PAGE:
DOCTOR NIGHTLIFE is tuning up for the high-Tony Rounder Banjo Round-Up with Tony Trischka, Tony Furtado and Tom Adams, Friday at the Barns ($12; 703/938-2404). Elsewhere: FRIDAY


Jazz guitar fans have a rare opportunity to see heredity in action over back-to-back weekends. The gracious and ruminative Bucky Pizzarelli, currently touring with jazz violinist Johnny Frigo, continues at Cates through this week ($14.50 on Friday and Saturday, $9.50 on Sunday; 202/363-2600). Next Friday and Saturday (Feb. 15 and 16) son John Pizzarelli, whose own guitar-playing had earned him a loyal following at the Algonquin even before he became one of New York's most popular jazz vocalists (and the Manhattan Association of Cabarets' top male vocalist for the last two years), showcases at the King of France Tavern in Annapolis ($12 on Friday, $15 on Saturday; 301/261-2206 or 301/263-2641).


Meanwhile, Joe & Mo's is trying out a little mini-cabaret action of its own on Friday nights between about 10 and 1, with comedian Bill McCuddy emceeing mix-and-match sets by Niki Ryan & Lenny Williams and the Dick Morgan Trio "Plus One" (202/659-1211).


There's two good reasons to be excited about NRBQ's two nights (four shows) at the Birchmere: It's the kind of venue that fits them best -- bar style only bigger, which in their case means broader -- and the show also affords a rare glimpse of existentialist-on-strings and ex-Holy Modal Roller Michael Hurley ($17; 703/549-5919 or 202/432-0200). SATURDAY


Actually, it's not the lineup that's so strange, it's the venue. The usually blues-and-groove Grog & Tankard borrows a few free-form leaves from d.c. space's book for back-to-back nights at the new Psycho-Delly. The Graverobbers, the Ubangis and Monsters from the Surf (who indeed return to the space on the 23rd) thrash in on a tide of twisted humor on Saturday ($6; 202/333-3114), followed by the overripe obsessions of David E. Williams ($4) on Sunday. Doctor Nightlife is all for the spread of noir, but wonders whatever happened to the Smut Brothers? SUNDAY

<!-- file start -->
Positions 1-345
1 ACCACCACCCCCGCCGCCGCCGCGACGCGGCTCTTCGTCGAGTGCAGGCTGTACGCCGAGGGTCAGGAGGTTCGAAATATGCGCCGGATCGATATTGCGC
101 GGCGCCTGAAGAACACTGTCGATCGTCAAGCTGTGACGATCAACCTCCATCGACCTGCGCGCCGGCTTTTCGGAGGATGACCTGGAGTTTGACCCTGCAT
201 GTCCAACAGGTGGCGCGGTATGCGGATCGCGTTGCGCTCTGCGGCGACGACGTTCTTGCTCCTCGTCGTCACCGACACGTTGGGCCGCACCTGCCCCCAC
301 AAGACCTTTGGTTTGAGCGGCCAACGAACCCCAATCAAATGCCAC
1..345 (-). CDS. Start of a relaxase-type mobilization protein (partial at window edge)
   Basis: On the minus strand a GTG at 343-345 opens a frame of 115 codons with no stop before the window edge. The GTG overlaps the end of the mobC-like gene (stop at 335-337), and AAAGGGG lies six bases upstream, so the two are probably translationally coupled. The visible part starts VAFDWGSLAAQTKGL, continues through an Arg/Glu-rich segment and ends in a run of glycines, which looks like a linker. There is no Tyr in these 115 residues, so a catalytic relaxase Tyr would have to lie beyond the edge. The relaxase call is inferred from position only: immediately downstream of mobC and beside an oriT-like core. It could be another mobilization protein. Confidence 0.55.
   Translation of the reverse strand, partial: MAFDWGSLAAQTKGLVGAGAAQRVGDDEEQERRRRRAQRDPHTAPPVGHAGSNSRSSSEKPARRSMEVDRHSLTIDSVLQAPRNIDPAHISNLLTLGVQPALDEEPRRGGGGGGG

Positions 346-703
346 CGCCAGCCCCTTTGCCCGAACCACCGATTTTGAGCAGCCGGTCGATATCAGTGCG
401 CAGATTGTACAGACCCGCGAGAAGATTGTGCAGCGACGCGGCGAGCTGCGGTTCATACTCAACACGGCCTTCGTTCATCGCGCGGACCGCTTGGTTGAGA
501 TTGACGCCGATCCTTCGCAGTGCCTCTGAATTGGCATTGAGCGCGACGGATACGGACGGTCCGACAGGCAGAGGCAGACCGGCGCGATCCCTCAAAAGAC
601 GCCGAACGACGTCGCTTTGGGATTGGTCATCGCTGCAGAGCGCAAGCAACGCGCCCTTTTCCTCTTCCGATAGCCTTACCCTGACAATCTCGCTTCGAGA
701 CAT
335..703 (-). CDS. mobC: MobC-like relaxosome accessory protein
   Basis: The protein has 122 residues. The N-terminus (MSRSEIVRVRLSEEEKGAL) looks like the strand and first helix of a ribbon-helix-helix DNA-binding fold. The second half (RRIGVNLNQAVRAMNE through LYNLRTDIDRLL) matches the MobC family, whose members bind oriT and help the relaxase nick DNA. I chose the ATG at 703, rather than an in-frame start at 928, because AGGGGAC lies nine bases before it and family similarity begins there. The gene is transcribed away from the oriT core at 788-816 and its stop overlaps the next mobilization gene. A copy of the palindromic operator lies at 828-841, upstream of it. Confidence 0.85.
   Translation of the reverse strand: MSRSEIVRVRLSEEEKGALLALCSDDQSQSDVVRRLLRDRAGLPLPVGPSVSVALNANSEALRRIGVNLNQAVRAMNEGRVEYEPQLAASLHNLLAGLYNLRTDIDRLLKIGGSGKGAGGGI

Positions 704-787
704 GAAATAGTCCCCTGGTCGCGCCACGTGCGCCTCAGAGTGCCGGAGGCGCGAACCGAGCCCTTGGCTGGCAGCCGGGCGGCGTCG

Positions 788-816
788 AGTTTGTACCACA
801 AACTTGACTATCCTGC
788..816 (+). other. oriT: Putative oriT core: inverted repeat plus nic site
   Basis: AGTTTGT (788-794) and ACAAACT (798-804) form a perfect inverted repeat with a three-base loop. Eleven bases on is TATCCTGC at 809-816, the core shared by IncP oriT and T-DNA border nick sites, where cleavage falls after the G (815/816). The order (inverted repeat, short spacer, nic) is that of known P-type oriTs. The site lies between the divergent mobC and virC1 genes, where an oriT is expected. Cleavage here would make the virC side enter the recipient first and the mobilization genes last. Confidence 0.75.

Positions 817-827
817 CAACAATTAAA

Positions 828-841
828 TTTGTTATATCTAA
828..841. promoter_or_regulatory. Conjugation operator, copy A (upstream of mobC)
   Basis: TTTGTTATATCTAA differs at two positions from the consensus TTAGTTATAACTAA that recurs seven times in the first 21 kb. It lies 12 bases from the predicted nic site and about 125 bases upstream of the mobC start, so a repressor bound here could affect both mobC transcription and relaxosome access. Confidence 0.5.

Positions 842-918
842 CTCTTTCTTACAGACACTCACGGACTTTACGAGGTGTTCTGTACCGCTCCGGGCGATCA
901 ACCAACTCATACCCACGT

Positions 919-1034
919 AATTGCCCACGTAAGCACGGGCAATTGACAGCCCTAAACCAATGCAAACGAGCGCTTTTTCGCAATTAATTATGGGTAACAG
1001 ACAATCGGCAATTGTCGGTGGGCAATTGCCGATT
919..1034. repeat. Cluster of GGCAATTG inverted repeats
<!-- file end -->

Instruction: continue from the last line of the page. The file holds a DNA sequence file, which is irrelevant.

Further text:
The traditional music of the 21-string kora is a syncopated, exploratory contemplation, but Toumani Diabate, the 26-year-old griot-caste master of the West Indian harp, has taken it to the far reaches of musical forms: flamenco-rock, Indian raga, and Western jazz and classical music. Diabate performs a solo concert at 5 at Baird Auditorium in the Museum of Natural History ($16; 202/357-3030). THURSDAY


It's only right to get to the heart of things on Valentine's Day; and some of the best roots 'n' rock songwriters in the area get together at d.c. space for an all-acoustic showcase. Head Redeemer Mark Mansfield hosts Confidential Dennis Jay, rockabilly Bobby Smith with country vet collaborator Buzz Busby, Edge City's Jim Patton with Sherry Brokus and the awesome and irresistible Grandsons of the Pioneers ($3; 202/347-1445).


One of the most underrated pickers in what used to be called Southern boogie rock (which is due a revival, thanks to the revived Allman Brothers Band) is Toy Caldwell, who with his own brother Tommy (who died in 1980) founded the Marshall Tucker Band. Caldwell's playing is swift, mournful, sometimes sweet, and all natural -- no picks required. Caldwell plays at the also revived Zaxx in Springfield ($7; 703/569-2582).